2. The Tim Daly and et al.. Video had me laughing, those guys were having a lot of fun playing hero! Little kids love it and I think big kids do too.
                  Have a great week!

                3. This is a great post! Being a homeschooling mom I am always looking for creative ways to talk with my kids. Loved reading this. SO glad I found you via the Alexa hop today!

                4. What a fascinating post! The grade 7's at my last school used to study "The Giver" - a great book! You have (almost) made me want to go back to the classroom! But no...I will remain doing private tutoring, but if anyone needs a suggestion, I'll just give them your list. Thanks, Meryl.

                  abcw team

                5. Meryl, hilarious Daly Show and thank you for the Sherman Alexie recommendation. Love his humor and sensitivity.

                6. Great post. It is so important to remember the every day heroes. Carver, ABC Wednesday Team

                7. I recognize many of these "heroes" from my daughter's childhood readings. You really outdid yourself on this post today. Great topic and thoughts.

                8. I find heroic those who care for others. That might include speaking truth to power. Love Jon Stewart.
                  ROG, ABC Wednesday team

                9. Heroes are everyday people to me. Terrific post and always so much to think about. I think I have to go back and read some of the children's books you recommend. they sound very challenging.

                10. We have so many false heroes with glamour and glitz but little substance. To me, Christopher Reeves turned out to be a true Superman (not for having extraordinary powers) but for showing how to overcome a devastating event with courage, optimism and a desire to help others.

                11. Great post! I try to notice the heroes I run across in my everyday life such as the teacher that goes out of her way to let a student know they are important, the mom who dedicates her life to her disabled daughter, and the mailman who takes great pride in his job. I'm a new follower!

                12. my 4th grade son has to do a hero project tonight!!. the school definition is someone who changed the world for the better. my son said, Why does everyone pick atheletes?

                13. Wonderful heroes, especially the ones on the Daly show - Hilarious!

                14. I enjoyed reading Pippi as a kid, but when I grew up I learned about true life hero's who had put the lives of others before their own. I think that's the ultimate.

                15. This was a great post. I try to think of heroes as someone in my life daily and there are many of them. My Aunt is a hero in many ways. Also someone who can battle stage 4 cancer at the age of 7 is a hero to me.

                  I am coming over from the Wednesday Social Buzz and I am a new follower.

                16. I loved Pippi Longstocking as a child!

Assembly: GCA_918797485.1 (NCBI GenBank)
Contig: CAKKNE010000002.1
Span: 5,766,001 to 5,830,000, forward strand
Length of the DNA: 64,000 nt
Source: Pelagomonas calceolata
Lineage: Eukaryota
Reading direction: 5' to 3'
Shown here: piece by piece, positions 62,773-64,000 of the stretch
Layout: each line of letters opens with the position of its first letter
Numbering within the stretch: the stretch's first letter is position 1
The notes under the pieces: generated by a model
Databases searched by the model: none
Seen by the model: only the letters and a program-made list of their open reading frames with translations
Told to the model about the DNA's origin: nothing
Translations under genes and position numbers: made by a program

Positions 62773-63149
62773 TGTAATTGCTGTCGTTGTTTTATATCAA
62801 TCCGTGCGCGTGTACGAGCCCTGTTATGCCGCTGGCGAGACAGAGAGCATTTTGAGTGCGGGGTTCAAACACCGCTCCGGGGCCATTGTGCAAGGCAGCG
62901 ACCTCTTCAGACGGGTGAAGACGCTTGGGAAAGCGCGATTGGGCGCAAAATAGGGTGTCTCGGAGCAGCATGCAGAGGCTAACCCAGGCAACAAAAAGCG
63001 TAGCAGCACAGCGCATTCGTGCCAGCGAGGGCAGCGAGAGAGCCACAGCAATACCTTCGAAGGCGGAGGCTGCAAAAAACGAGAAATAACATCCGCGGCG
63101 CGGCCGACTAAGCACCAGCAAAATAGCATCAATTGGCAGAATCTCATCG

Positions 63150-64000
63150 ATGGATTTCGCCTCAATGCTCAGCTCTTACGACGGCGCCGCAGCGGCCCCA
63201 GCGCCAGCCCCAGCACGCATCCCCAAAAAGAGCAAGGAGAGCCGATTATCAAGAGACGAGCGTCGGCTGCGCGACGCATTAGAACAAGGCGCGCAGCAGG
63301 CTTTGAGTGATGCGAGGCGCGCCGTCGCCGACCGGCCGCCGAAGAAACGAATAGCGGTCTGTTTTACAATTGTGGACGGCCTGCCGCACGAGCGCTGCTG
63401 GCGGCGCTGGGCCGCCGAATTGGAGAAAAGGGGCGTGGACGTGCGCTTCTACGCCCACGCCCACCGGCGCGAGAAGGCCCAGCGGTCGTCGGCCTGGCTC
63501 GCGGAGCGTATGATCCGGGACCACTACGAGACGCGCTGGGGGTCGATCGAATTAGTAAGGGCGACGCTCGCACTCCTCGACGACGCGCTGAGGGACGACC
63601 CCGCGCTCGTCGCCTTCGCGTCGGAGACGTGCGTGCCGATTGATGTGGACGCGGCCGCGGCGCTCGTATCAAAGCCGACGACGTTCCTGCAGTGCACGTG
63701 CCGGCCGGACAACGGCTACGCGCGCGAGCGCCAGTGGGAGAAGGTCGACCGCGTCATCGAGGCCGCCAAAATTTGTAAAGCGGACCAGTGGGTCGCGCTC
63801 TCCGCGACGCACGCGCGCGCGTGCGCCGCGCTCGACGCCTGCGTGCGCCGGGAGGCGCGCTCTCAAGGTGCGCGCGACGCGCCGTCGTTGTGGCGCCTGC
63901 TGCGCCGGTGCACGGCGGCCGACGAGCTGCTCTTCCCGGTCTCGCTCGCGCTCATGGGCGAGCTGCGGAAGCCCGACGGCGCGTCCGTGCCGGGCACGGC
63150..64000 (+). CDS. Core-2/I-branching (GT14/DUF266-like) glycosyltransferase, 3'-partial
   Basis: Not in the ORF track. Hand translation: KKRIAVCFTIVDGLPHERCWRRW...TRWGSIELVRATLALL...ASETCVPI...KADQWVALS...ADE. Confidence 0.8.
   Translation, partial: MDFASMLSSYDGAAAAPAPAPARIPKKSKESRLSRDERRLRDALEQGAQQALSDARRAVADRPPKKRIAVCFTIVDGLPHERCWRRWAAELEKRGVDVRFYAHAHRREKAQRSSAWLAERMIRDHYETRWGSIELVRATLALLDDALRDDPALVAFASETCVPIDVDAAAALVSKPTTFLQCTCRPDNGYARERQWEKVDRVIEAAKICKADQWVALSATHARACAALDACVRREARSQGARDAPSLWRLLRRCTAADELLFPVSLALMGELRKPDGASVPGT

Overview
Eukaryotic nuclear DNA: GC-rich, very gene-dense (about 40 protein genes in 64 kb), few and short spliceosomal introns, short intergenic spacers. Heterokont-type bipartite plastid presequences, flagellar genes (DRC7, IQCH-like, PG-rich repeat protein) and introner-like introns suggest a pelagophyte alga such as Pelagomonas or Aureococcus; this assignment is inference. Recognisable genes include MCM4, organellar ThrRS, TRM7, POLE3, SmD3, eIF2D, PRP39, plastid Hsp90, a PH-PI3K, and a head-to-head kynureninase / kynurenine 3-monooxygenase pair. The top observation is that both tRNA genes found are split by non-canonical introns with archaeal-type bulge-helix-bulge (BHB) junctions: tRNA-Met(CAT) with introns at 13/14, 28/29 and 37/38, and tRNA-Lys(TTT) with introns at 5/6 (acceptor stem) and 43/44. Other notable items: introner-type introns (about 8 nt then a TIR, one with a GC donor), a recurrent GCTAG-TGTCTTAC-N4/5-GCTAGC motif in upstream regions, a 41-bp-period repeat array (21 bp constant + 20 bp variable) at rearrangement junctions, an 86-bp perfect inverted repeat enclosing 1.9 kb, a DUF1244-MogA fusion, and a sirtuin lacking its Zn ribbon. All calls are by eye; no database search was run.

17. Great post. Heros don't always come in uniform. I think we all can be heros in our every day lives. I look up to the single moms, drug councilors, and parent volunteers at my kids school. We all have the opportunity to make a positive impact on the world around us, but unfortunatly, we all don't get recognized for our good deeds as much as other "heros" like athletes and such.

                  Thanks for stopping by I am a new GFC follower :)

                18. Great post,Meryl! Apart from heros I remember also the anti-hero Jim in "Lucky Jim" by Kingsley Amis.
                  Thanks for all your work.
                  Wil, ABC Wednesday Team. I am at Dina's at the moment and writing on her computer.

                19. What a great post and resource for books w/heroes I will check out for my youngest son. Thanks for stopping by to link up and your comment.

                20. Some great book choices there. My grandmother was a hero to me, indomitable.

                21. We all do need heros! Great post and book suggestions. Dropping by from the Welcome Wednesday blog hop. I'm a new follower. Stop by Saving Cent by Cent when you have a chance.

                22. Great post and so true! Heroes come in all forms and people need to keep that in mind. Don't always look for the obvious. It's usually the people that are overlooked that are the true heroes :) New follower on GFC, stopping by from Bassgiraffe's Thursday Blog Hop! Please feel free to stop by my blog and check it out :)


                23. Very interesting discussion here. I agree, heroes comes in different individual.

                  House in the Prairie
                  Rose, ABC Wednesday Team

                24. Great post. Stopping by from the Follow your way hop. Newest GFC follower.

                  Cherished Handmade Treasures

                25. Following you via the latest find bloghop on GFC. Looking forward to getting to know you! -Kim

                26. Great points about heroes--and I love the book suggestions! It's so important for our kids to have heroes that will help them be better people! Thanks for sharing at Teach Me Tuesday!